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Report updated September 2012

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Child population
4,260,000 (UNICEF, 2010)

Summary of law reform necessary to achieve full prohibition

Prohibition is possibly still to be achieved in the home.

We have not identified confirmation of a “right” of parents to punish/discipline children in criminal or civil law, but there appears to be some confusion as to whether the 2001 law prohibiting corporal punishment is applicable within the family home. The near universal acceptance of violence in childrearing necessitates clarity in law that all corporal punishment is prohibited, however light, including in the family home. Explicit prohibition of corporal punishment by parents should be enacted.

Current legality of corporal punishment

Home

It is unclear whether or not corporal punishment is lawful in the home. Articles 1 and 2 of the Law Against Corporal Punishment of Children (2001) state: “1: The inhuman treatment of any nature comprising corporal punishment of a child is forbidden. 2: Inhuman treatment is defined by any action that causes a bodily or emotional shock to a child, such as hitting or pushing, or inflicting any punishment that causes damage to the child, using or without the intermediary of an object, weapon or abusive physical force” (unofficial translation). But the remainder of the law appears to apply to organisations, schools and other institutions. There is some legal opinion that the prohibition does apply to parental corporal punishment, but there is uncertainty among NGOs and we have been unable to identify any associated public education and awareness raising campaigns.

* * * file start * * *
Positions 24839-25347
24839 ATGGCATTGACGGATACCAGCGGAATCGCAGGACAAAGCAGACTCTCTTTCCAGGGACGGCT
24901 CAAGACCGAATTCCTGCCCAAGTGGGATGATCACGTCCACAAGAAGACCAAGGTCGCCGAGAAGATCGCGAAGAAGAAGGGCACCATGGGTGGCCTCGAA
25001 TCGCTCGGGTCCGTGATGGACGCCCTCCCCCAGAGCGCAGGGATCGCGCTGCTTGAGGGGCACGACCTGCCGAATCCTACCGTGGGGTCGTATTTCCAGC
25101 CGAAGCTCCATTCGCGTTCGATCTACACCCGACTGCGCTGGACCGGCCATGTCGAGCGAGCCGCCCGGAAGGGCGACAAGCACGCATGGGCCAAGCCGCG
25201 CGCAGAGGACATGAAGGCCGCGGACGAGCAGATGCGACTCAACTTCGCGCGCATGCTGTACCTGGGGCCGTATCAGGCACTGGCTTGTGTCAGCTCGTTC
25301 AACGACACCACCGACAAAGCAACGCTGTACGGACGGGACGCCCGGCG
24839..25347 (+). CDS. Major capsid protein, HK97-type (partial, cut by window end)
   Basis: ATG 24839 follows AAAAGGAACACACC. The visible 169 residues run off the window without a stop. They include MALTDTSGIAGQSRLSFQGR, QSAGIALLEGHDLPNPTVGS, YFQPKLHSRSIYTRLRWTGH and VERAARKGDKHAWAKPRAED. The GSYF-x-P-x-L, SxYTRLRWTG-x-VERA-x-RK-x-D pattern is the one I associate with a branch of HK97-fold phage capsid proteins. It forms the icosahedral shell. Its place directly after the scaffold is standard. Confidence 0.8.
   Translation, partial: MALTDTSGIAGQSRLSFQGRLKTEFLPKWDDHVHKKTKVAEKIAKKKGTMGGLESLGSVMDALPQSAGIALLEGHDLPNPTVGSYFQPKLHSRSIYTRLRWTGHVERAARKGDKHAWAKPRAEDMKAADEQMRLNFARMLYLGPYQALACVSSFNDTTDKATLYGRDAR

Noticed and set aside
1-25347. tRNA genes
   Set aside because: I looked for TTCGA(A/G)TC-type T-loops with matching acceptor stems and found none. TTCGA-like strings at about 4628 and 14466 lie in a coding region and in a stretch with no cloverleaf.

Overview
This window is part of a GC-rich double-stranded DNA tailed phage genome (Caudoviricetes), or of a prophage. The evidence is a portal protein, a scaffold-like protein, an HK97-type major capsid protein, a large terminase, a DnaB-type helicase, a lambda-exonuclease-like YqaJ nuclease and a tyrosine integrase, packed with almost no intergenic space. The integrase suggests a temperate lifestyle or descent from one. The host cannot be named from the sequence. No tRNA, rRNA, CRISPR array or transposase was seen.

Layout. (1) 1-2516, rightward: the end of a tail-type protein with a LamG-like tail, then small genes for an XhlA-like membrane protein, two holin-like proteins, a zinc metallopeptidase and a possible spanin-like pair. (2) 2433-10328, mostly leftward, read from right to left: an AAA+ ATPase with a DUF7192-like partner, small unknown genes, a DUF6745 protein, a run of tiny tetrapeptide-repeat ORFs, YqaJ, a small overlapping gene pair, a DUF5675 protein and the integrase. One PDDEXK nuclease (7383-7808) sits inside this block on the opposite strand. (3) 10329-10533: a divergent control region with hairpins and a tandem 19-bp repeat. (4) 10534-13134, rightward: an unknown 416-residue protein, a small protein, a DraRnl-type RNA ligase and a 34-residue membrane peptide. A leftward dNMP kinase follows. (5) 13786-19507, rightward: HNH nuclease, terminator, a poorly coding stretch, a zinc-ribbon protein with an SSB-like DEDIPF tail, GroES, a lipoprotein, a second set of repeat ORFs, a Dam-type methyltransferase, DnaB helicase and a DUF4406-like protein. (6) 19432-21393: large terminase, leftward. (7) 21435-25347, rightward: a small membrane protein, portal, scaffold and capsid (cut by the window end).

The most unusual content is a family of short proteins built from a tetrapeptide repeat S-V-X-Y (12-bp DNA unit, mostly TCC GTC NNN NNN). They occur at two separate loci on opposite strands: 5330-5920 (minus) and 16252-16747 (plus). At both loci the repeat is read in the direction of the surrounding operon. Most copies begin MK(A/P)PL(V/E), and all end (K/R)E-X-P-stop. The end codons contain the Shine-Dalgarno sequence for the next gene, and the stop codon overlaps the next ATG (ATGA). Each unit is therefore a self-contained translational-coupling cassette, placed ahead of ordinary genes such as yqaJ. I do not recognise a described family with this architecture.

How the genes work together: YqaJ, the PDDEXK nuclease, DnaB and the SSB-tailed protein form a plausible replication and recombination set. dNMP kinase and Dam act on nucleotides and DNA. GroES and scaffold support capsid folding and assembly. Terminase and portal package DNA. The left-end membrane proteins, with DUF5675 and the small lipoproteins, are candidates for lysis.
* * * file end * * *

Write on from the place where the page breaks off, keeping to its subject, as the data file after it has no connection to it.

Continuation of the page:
Schools

Corporal punishment is prohibited under the 2001 law.

Penal system

Corporal punishment is unlawful as a sentence for crime. It is not among permitted penalties in the Penal Code.

Corporal punishment is prohibited as a disciplinary measure in penal institutions under the 2001 law.

Alternative care

Corporal punishment is prohibited in alternative care settings under the 2001 law.

Prevalence research

Research by Amnesty International found that despite the prohibition of corporal punishment in schools, it was commonly reported, including the use of whips, beatings with electric cables, and forcing children to kneel in the sun. (Amnesty International (2008), Safe Schools: Every girl’s right)

In UNICEF’s Voices of Children survey, 14% of children reported living in a family where there were scenes of violence and aggression. Four in ten (40%) said they were hit or beaten when they behaved badly, the figure even higher among rural children aged 9-13 years. (Reported in Government response to UN Study on Violence Against Children Questionnaire (2005))

According to statistics from UNICEF relating to the period 2001-2007, of girls and women aged 15-49, 29% think that a husband is justified in hitting or beating his wife under certain circumstances. (UNICEF (2009), Progress for Children: A report card on child protection, NY: UNICEF)